I saved my own room for last. This room had been my refuge, my sanctuary. From my seat on the edge of the bed, I absorbed every aspect of it. I wanted to be able to recall every detail no matter how far away or how much time had passed. I reflected on what had transpired in the last several weeks until now, my last moments in Chicago. How my understanding of the world had been irrevocably altered.
Our last night in Chicago had been fraught with emotion. Carlisle had taken me to the cemetery to visit my parents’ graves. When he told me where we were going, my first thought had been, “Oh, how appropriate. Vampires visiting a cemetery in the middle of the night.” But when we arrived, I had been overwhelmed by grief. Marble gravestones sparkled silver in the moonlight. My parents’ names, deeply carved in the rock, spoke of the finality of life.
Father’s marker had been embellished with a representation of the scales of justice. I appreciated the fitting tribute to the profession he had loved and served so well.
Mama’s memorial was graced with an angel. Upon closer examination, I realized that the angel looked like Mama. Not knowing how to respond, I gazed in silent awe at the graceful relief.
I did not ask Carlisle how he had arranged for the placement of the monuments. So many people had died in such a short period of time that coffins were in short supply, let alone time for the manufacture of headstones. The Spanish Influenza had taken 8,500 deaths in Chicago alone. October 17 had marked the worst single day with 381 deaths. I was acutely aware that the final tally should include one more.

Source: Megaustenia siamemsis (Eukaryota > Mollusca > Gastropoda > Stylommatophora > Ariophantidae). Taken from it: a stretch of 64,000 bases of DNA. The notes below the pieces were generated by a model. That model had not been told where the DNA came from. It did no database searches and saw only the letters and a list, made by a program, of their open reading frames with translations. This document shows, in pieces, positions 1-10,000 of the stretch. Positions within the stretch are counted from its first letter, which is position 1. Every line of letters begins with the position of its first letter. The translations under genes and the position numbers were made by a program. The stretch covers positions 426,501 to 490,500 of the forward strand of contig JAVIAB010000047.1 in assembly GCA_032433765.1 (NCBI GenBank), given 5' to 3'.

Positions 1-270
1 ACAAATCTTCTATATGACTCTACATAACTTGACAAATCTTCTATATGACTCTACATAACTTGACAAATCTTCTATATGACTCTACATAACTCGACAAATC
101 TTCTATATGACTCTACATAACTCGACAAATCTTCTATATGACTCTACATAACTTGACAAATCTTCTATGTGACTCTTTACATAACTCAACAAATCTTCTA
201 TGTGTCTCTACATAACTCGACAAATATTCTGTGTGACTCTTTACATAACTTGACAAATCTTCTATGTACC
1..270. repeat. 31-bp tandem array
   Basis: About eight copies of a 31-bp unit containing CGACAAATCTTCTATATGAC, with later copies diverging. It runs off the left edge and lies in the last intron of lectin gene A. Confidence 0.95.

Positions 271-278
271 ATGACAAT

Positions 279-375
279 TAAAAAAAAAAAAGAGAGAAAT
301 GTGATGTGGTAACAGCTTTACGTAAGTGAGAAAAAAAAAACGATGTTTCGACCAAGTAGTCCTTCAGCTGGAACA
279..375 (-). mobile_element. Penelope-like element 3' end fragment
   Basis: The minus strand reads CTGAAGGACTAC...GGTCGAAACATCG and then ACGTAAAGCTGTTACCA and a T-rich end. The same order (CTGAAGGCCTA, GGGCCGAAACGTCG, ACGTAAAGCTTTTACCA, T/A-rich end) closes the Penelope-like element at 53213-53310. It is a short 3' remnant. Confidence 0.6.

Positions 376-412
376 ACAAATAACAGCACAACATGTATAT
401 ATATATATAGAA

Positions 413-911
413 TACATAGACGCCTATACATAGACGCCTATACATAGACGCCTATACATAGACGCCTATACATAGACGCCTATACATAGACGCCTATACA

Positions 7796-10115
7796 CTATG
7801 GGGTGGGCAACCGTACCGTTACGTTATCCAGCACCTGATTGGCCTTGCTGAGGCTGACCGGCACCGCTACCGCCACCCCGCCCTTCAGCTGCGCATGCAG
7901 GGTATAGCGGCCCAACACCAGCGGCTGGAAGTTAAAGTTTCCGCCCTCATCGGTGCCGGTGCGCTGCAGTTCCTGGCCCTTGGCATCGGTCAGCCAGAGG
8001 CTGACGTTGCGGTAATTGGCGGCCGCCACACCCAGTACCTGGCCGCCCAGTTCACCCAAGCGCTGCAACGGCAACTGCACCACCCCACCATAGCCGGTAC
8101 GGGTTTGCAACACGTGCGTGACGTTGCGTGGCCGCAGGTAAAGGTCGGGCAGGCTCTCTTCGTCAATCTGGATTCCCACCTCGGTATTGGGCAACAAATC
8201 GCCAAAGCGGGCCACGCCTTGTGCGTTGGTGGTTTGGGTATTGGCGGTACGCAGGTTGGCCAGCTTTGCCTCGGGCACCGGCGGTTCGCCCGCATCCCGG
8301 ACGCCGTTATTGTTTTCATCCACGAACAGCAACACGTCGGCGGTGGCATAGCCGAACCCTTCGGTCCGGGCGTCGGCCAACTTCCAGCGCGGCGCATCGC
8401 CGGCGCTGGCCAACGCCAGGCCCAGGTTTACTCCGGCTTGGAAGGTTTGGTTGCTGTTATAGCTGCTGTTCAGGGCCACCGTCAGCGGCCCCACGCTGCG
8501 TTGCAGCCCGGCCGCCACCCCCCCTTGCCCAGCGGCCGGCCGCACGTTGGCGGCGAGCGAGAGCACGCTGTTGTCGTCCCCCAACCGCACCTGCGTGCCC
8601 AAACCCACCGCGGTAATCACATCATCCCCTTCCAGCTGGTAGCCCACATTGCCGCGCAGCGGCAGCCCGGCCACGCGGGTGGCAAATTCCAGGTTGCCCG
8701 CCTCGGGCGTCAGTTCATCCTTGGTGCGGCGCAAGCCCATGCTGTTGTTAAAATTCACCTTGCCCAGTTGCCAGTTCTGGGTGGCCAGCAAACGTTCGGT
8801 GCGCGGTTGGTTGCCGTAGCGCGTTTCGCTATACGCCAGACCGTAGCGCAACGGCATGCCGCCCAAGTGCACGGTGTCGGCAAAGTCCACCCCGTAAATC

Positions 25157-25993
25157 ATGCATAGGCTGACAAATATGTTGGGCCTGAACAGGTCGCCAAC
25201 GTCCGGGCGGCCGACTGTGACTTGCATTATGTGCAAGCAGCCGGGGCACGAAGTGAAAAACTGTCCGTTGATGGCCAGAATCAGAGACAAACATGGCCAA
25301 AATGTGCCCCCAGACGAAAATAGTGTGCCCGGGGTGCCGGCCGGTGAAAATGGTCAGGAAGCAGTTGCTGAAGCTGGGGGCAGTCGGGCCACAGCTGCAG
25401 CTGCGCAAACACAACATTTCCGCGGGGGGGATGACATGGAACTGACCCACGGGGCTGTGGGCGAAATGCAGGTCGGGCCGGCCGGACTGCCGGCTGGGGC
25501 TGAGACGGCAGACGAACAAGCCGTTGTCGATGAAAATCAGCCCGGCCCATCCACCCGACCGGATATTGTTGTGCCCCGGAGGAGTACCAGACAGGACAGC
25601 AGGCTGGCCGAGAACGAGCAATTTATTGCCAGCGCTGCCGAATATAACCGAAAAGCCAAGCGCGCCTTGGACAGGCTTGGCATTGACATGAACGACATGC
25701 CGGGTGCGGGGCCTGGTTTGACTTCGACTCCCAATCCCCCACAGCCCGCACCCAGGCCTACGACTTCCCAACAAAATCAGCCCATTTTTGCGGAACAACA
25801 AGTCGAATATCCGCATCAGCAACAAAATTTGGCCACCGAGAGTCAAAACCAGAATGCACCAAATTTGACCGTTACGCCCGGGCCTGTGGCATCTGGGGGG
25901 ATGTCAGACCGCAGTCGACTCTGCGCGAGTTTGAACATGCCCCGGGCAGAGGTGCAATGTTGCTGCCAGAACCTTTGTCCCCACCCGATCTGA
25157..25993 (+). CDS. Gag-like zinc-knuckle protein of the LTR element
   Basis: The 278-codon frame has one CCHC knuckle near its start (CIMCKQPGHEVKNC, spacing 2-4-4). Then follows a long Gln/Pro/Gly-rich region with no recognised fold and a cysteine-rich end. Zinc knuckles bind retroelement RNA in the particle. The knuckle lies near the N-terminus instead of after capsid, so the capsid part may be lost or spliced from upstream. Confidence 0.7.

I desperately wanted to share in that final rest with my parents, but the instinct to survive and live had also found a spark in the core of my being. Mama had wanted me to live. As I traced her name with my finger, I resolved in that moment to live, as she had wanted me to live. Mama had chosen Carlisle to see me through this. I would endeavor to respect her desire. I would live and make the most of what I had been given. I wanted to be a man she would be proud of.
“Edward, are you ready?” Carlisle’s thoughts quietly drifted into my consciousness. “Everything is in order. Mr. Rutherford was disappointed that you would not be able to see Emma before we left but I insisted that we needed to be on our way.”
Carlisle was patiently waiting for me at the bottom of the stairs. Reluctantly, I joined him.
“There are still a few people out on the streets. If you hold your breath until we are out of town we should be all right.”
The darkest days of the epidemic were behind us now. A few cases still lingered, but as the weather had cooled, the number of cases had dropped significantly. People were beginning to resume the normal patterns of their lives. I wondered what the normal pattern of my life would be in the coming days, weeks, months, years and decades: maybe even centuries.
Silently nodding that I understood, I walked past Carlisle and to the door. The urge to run back into the parlor and caress the keys of my piano was overwhelming but I did not look into the room. If I had, there would have been no leaving.
As I grasped the doorknob, the memory of the one in Carlisle’s house came to my mind. I had come a long way since that first morning when I had wrenched the knob from the door. Carlisle had been an effective tutor.
“Yes?” Carlisle was trying to anticipate what I was going to ask but I caught him by surprise with my question.
“If Sarah is still in the area, I’d like to say good-bye to her.” I hesitated before continuing. “I was rude when she was here and I know she told you many things that have helped both of us since her visit. I . . . I just need to say ‘thank you.’”
“It will add a several miles to our drive, but I know where to find her.” Carlisle assured me. “I’m sure she would welcome some guests.”
- Heart Song
1 2 3 4 5
- 09 Sep 09
- 15 Aug 10